Computer Died! Lost Everything! - Page 3
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  1. #41
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    I assume Solid State Drives are a form of memory stick. The 'gates' have a finite number of cycles which means they are like a lithium battery - they are 100% until one gate fails and then instantly 0%. I don't know if SSDs can be 'read' once they die.

  2. #42
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    Quote Originally Posted by SpaceSeveNine View Post
    Everyone loses data at some point in their lives. If you want to ensure your files stay safe, you can back them up to the internet with a internet online services.All that may sound complicated, but the more you automate your backup system, the more frequently you’ll be able to back up and the greater the odds you’ll stick with it. That’s why you should use an automated tool instead of copying files to an external drive by hand. You can just set it up once, and forget it.
    What a very informative post there spammer ......

  3. #43
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    Quote Originally Posted by Ox View Post
    I bet that was a bad day!


    -----------------------

    Think Snow Eh!
    Ox
    It took a bit to figure it out. New cnc takes USB so I was using one to transfer programs and it had worked fine for the first 2-3 weeks. I only load 1 program into it and take it to the machine. Decided to tweak the program a fair bit so I come back to the Cad/Cam, made changes, repost and send it back to the stick after deleting the first old program. I read the code of the program I just loaded on the stick and it looks good/new, eject. Get to the machine, load program and it starts running the old one again.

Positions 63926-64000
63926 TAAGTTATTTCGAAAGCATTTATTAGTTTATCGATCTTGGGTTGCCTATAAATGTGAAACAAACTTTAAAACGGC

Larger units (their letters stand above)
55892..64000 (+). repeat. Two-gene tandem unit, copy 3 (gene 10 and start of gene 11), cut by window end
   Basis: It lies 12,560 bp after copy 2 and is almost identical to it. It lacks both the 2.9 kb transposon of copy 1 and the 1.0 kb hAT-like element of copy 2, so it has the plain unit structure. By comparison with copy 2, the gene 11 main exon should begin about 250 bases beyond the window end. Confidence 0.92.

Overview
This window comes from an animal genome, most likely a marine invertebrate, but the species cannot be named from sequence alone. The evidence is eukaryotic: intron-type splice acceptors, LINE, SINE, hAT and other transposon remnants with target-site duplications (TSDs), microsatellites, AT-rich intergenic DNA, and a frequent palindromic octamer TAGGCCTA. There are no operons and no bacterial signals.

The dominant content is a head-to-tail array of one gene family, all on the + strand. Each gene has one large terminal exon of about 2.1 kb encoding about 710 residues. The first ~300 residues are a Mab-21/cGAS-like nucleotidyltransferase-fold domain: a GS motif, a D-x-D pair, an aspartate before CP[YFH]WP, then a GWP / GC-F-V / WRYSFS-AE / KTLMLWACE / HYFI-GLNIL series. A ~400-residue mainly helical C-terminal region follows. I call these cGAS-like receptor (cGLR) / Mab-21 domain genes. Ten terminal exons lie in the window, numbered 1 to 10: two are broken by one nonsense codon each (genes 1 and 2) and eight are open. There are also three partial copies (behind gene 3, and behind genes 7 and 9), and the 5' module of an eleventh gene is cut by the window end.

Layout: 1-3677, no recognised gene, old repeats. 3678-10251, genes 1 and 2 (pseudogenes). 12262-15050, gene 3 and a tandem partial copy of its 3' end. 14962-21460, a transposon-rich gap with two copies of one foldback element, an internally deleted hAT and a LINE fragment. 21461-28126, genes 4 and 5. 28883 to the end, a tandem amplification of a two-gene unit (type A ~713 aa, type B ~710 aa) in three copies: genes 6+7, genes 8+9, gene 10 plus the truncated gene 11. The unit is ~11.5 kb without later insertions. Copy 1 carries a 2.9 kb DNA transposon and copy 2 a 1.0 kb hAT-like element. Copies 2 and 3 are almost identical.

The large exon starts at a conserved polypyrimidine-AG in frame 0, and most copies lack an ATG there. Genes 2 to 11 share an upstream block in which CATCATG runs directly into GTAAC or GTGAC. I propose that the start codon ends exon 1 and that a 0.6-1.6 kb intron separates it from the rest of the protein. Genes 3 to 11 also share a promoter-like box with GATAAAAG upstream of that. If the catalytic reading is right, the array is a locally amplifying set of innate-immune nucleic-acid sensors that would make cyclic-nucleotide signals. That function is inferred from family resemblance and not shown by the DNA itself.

Come back to the PC, check the code on the stick and its the old/first program. Delete, start over, looks good, eject from PC1 put it on the other PC next to it, open, old program again. wtf. Did that a few times, trying to delete it on both pc's, etc, then reload new and still old one that had first been loaded coming back each time. So that went in the trash and a new usb stick is now used for those transfer. I'm a bit extra careful now to read it all once its loaded on the cnc and have it check all the toolpaths.

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  5. #44
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    Quote Originally Posted by tjd10684 View Post
    hopefully most of us are computer savvy enough not to accidentally delete a drive .
    As part of 'managing risk' you can't ignore the potential for malice. I like cloud backup, but also use remote hard drive copies. If you're the only employee hopefully that doesn't apply ..... but i suppose even then you have make sure if someone steals one of the computers they can't get access and start deleting stuff. The more types of redundancy the better

  6. #45
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    I've been using a WD Easystore 4TB. A no brainer to use and automatic backup. If I was still in the office I would have two. Alternate each week just keep one at home or locked in the pickup. The 1TB are 50 bucks each and the 4TB are only 90 to 100 bucks each cheap... insurance.